The latest buzzword in mobile is 5G—the newest generation of wireless service that immediately promises more speed and better connectivity for smartphones, internet-connected devices and even autonomous cars.
But 5G is about more than speed. Experts call it a transformational technology that could eventually mean unprecedented battery life for devices (think a month before charging your smartphone) and lag times shorter than the blink of an eye, making videoconferencing as good as broadcast TV.
And nowhere in the country will 5G be more available than it will be soon in Indianapolis, where both Verizon and AT&T—which have the nation’s two largest wireless networks—are rolling out the technology by year’s end. Verizon, however, is phasing in 5G—starting with residential wireless before expanding to mobile.
“Not only from a technological standpoint, but from a public relations perspective, this is a really big deal,” said David Love, a professor of electrical and computer engineering at Purdue University.
“It tells you that Indianapolis is being mentioned in the same breath as Austin, the Bay Area and other tech epicenters,” he said. “This is enormously important for the city of Indianapolis and the state.”
In fact, Houston is the only other city in the country that will have 5G service from AT&T and Verizon this year.
Love said the early rollouts will help the metro area recruit talent and new business—especially in the tech sector. “People and businesses definitely take notice of these types of developments,” Love said. “It’s big news.”
The G in 5G stands for generation—as in generation of wireless technology. And with each generation, new capabilities have emerged. In the 1980s, the first generation allowed mobile phone calls for the first time without a rare and expensive satellite phone. In the 1990s, 2G allowed text messages. In 2000, 3G allowed voice, text messaging and email as well as some web browsing and apps. In 2010, 4G allowed video on mobile and other devices—which gave rise to the popularity of services such as YouTube.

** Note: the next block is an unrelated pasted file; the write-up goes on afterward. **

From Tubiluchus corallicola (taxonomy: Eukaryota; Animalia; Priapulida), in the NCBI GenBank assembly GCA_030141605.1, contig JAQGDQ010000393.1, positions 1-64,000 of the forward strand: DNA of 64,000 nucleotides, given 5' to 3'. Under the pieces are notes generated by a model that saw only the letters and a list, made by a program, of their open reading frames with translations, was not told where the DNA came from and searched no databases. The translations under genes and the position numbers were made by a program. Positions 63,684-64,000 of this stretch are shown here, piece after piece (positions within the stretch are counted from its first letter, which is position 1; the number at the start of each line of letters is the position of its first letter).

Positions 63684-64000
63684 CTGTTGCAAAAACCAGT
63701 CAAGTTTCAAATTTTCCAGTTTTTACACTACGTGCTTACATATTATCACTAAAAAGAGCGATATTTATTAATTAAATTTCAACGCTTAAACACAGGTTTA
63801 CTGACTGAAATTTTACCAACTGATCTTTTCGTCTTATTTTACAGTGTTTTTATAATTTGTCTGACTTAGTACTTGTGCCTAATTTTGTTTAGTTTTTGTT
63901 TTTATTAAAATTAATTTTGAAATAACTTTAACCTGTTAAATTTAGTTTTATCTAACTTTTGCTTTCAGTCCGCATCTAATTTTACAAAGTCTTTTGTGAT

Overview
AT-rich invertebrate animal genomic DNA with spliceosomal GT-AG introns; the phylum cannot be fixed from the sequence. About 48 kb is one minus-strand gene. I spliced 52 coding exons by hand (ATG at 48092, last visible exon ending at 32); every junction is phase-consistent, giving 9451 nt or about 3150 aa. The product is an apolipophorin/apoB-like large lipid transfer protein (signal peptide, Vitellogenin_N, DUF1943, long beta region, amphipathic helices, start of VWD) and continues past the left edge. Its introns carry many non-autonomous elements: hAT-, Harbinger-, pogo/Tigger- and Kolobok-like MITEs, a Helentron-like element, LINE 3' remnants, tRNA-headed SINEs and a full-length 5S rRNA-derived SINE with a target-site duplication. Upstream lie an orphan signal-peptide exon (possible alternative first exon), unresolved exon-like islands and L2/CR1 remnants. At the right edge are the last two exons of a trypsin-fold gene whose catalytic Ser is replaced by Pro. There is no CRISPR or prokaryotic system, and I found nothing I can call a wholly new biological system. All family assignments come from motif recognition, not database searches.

But experts say 5G is different.
“The others were evolutions. We think 5G is a revolution,” said John Granby, Verizon’s president of Great Lakes Market. “It’s going to enable all kinds of new enterprises—some not even imagined yet.”
Officials at AT&T and Verizon say it wasn’t a hard decision to bring the technology to Indianapolis, thanks in part to the attitudes of local and state officials.
“Policymakers in Indiana have been working on reform to make this possible for more than a decade,” said AT&T Indiana President Bill Soards. “Indiana has the right policies in place and the cooperation of various government agencies has been extremely helpful in bringing this new technology to market.”
State lawmakers even penned legislation this spring limiting municipalities’ ability to stifle the infrastructure needed for 5G service.
The groundwork for 5G was laid in 2014 when then-Lt. Gov. Sue Ellspermann formed the Indiana Rural Broadband Working Group, said state Sen. Jim Merritt, R-Indianapolis. The Legislature also passed measures in recent years to make wireless service more available statewide and to grease the skids for evolving technology.
“We bent over backward to work with Verizon and AT&T and other service providers to write good legislation law,” Merritt said.
Thomas Cook, chief of staff to Mayor Joe Hogsett, said not only were city officials willing to work with state lawmakers on the issue, the city also brought together all utility and service groups to make sure everyone was working toward the same goal.
Cook said the city has “a pretty good playbook” to promote the adoptions of new technology while assuring “there’s as little impact as possible on existing infrastructure.”
In addition to 5G’s being good for local residents and businesses, Cook said, it will have major ramifications for city services and the way local government is able to operate. The technology will help allow for improved security cameras, street lamps that notify city officials when they need to be replaced, and maybe even alerts to officials about road conditions, he said.
“Going forward,” Cook said, “this infrastructure will be as important as sewer lines and streets.”
Initially, there was some concern about the amount of infrastructure needed to support 5G, which relies on many smaller antennas rather than the few large cell towers wireless communication has traditionally used. But Cook said city officials were “pleasantly surprised at how much 5G providers’ and neighbors’ interests aligned.”
Already, more than 1,000 antennas—called small cells—have been constructed in the Indianapolis area in the last two years, according to the Federal Communications Commission. Many—especially downtown—are perched on street lights, traffic lights and buildings.
The concept behind 5G is that small cells that are closer together and closer to users result in faster and more reliable service.
But the investment is huge, which means wireless companies are choosy about where they’re spending their initial outlays.
Verizon works with the IndyCar Series, where it’s a title sponsor, and at Lucas Oil Stadium, where it was a key wireless provider during the 2012 Super Bowl. Those experiences helped Verizon executives become familiar with local government officials and their willingness to get things done for businesses.